WASHINGTON — After promising America a return to normal following four years of his predecessor’s chaos, President Joe Biden is closing out his first year in office getting a harsh dose of presidential normalcy: getting blamed for things beyond his control.
Biden won approval of a stimulus package in his first months, a bipartisan infrastructure bill more recently, ended a 20-year-old war in Afghanistan and oversaw the vaccination of more than 200 million Americans against the coronavirus. Despite this, he is finishing 2021 with an approval rating not much better than that of Donald Trump, whose unhinged language and behavior kept his approval below 50% the entire four years of his term.
An average of recent polls by Real Clear Politics shows that only 44% of Americans approve of Biden’s performance, while 53% disapprove. A new poll by Morning Consult and Politico this week says more Americans disapprove of him than approve on the economy by 13 percentage points, on energy by 4 points, and national security by 6 points. Even in his handling of the coronavirus, Biden barely had a 48-47 point advantage.
Republicans have a ready answer for Biden’s unpopularity: his decision to pursue big-ticket policies like a dramatically increased child tax credit, improved health care for poorer Americans and renewable energy initiatives.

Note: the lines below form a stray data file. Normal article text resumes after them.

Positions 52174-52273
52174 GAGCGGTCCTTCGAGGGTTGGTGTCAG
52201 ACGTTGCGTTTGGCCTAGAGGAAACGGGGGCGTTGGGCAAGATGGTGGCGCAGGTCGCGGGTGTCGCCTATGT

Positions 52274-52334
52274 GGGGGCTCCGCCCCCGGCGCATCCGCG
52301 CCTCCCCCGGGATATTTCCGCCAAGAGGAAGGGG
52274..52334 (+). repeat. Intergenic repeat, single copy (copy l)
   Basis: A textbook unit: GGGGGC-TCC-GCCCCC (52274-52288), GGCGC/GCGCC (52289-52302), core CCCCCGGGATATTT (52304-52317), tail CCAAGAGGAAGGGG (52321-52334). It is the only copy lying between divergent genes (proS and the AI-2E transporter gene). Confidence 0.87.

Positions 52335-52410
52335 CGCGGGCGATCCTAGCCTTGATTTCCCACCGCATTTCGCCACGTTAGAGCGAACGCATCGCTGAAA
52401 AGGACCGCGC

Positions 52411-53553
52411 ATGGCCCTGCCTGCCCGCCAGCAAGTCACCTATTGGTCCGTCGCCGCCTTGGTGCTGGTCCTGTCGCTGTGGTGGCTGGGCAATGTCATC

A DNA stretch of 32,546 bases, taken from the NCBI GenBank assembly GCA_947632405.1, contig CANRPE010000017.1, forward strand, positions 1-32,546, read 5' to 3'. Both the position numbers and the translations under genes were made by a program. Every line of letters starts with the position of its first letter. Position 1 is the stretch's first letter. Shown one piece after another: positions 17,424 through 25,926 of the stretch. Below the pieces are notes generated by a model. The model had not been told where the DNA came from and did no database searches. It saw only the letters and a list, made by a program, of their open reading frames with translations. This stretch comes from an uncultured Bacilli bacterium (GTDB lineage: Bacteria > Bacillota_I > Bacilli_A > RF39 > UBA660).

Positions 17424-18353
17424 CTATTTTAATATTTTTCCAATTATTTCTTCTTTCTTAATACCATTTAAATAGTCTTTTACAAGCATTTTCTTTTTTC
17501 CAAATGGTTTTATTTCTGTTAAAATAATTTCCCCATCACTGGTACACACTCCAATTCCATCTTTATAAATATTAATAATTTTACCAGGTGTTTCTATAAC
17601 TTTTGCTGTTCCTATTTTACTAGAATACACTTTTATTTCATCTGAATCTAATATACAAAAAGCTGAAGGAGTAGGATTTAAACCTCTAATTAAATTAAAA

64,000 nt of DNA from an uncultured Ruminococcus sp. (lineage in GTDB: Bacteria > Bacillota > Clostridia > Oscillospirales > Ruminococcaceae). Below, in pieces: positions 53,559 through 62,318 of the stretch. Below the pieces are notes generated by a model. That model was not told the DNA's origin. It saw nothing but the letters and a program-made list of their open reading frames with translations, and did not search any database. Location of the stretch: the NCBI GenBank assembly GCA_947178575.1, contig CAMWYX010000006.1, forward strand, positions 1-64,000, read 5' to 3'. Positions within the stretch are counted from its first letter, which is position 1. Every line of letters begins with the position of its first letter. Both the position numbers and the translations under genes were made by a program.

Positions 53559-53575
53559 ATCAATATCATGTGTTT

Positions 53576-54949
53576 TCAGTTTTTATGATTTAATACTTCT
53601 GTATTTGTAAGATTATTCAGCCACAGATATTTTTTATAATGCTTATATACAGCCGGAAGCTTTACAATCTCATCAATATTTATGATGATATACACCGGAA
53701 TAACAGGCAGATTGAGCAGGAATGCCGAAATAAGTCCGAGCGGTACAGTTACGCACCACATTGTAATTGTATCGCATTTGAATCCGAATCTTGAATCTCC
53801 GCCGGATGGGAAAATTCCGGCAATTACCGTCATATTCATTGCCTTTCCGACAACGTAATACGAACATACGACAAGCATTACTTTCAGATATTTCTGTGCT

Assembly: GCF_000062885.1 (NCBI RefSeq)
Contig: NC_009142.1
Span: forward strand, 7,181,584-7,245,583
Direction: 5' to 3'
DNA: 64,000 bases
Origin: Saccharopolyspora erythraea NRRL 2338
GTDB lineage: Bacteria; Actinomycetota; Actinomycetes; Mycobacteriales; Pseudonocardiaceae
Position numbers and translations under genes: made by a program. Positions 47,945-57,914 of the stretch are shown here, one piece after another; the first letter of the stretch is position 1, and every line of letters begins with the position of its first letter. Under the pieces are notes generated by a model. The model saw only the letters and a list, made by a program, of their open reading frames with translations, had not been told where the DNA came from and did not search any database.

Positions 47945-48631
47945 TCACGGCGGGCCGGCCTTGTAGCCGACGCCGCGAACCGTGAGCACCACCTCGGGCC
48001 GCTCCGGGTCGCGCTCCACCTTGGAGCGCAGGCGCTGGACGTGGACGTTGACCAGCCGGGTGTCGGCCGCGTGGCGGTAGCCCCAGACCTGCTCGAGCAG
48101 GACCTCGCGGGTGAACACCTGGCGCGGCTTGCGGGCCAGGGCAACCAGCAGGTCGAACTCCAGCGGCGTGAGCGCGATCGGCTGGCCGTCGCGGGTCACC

“Instead of leading the country, Biden chose to follow a minority sect within his party. It was a colossal blunder,” said Rick Tyler, a GOP consultant who worked on Texas Sen. Ted Cruz’s 2016 bid for the Republican presidential nomination.
Neil Newhouse, a Republican pollster, said Biden, like previous presidents, chose to treat his modest victory and his party’s thin margins in both chambers of Congress as a mandate from the electorate. “Whenever a party takes control of the White House and Congress, there is a tendency to over-reach, and the Biden White House simply couldn’t help themselves,” he said.
Biden’s White House, though, points out that the legislation Republicans spend so much time attacking is immensely popular, even more so when Americans are asked about its individual components. And, more important, the top priority remains ending the pandemic.
“We’re empathetic, and we know, too, the challenges people are going through, which is that we’re still battling through a pandemic. Life doesn’t look like what it looked like a few years ago,” press secretary Jen Psaki said Wednesday during the daily press briefing. “But we’re going to be driven by policies. We’re not going to be driven by the ups and downs of the polls.”
Regardless of the underlying reasons, that Americans are blaming the sitting president for the fears and frustrations in their own lives — regardless of his culpability or even ability to do much about them ― is hardly a new phenomenon.
Biden’s approval numbers, which had been fairly stable in the mid-50s for his first five months in office as the economy continued to improve and the pandemic steadily receded, began falling this summer after the chaotic withdrawal from Afghanistan and the arrival of the coronavirus’ delta variant.
While Biden failed to plan a more orderly departure, which culminated in the death of 13 U.S. service members in a terrorist suicide bombing, Americans also appeared to blame him for the resurgence of the theocratic Taliban, even though that result was essentially guaranteed by Trump’s agreement with that group a year and a half earlier.